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1 kW Signals At 10 A.U. From Earth (At Saturn)

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1 kW Signals At 10 A.U. From Earth (At Saturn) (Graph) (17650 bytes)

 

This graph compares the efficacy of three continuous wave (CW) beacon systems, one in the microwave band, one in the far-infrared and one in the visible.  The receiving dish or telescope is identical in size to that of the respective transmitter, and the carrier-to-noise ratio (CNR) has been normalized to 1 kW transmitter power and a 1 Hz intermediate frequency (IF) detection bandwidth.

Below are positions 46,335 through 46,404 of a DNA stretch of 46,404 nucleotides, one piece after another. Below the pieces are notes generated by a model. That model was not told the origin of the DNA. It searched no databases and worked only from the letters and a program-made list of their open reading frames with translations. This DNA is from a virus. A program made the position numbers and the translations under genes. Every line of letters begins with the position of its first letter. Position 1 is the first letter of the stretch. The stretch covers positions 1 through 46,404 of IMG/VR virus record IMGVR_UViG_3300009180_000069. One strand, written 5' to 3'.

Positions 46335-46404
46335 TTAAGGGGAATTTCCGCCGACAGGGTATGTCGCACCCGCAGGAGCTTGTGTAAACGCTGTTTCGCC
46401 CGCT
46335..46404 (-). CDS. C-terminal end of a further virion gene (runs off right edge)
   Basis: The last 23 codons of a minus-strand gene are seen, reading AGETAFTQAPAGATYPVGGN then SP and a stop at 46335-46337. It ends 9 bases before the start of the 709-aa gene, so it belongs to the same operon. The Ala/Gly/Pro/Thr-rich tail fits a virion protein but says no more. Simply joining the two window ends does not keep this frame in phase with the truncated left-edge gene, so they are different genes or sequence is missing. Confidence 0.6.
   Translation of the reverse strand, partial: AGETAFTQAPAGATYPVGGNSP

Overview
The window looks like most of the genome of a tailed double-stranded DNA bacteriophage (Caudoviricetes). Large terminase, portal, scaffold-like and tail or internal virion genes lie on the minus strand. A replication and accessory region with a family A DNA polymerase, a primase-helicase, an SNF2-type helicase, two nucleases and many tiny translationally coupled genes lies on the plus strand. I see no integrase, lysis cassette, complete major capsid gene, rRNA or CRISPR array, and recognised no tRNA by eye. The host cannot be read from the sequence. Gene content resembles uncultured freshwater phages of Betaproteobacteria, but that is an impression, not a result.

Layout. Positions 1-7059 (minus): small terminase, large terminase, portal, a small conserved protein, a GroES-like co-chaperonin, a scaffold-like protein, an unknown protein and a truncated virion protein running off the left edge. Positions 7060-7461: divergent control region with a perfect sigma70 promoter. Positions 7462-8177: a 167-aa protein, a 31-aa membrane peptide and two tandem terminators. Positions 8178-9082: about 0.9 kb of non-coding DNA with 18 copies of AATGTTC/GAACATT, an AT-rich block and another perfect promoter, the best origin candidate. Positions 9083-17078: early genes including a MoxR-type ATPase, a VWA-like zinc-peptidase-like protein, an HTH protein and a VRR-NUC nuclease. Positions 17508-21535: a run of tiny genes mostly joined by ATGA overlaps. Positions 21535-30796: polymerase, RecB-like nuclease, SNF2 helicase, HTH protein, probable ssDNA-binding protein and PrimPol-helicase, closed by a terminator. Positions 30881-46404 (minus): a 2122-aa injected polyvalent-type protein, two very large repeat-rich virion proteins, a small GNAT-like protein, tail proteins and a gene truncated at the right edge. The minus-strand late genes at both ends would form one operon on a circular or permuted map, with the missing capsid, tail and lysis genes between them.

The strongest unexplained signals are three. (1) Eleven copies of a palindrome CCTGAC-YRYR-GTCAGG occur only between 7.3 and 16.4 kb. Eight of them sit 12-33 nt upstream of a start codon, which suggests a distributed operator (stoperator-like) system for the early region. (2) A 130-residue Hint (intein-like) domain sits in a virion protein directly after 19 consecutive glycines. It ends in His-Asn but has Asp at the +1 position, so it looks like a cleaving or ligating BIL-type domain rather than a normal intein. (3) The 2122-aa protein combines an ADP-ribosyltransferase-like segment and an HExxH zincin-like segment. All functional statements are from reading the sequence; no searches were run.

For communications within the solar system, the worse case signal-to-noise ratio (SNR) is obtained when the sun is directly behind the transmitter, as seen from the receiver.  This worse case SNR is determined by the planckian radiation of the sun at all wavelengths.  On a watt for watt basis, the resulting CNRs and SNRs are very similar.

The real benefit of employing free-space laser communications for deep-space probes is that since the antenna size is so small, the probes can be very compact, lower cost, cost less to launch, and be more reliable.

 

The Columbus Optical SETI Observatory
Copyright (c), 1990

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Last modified:  10/28/06
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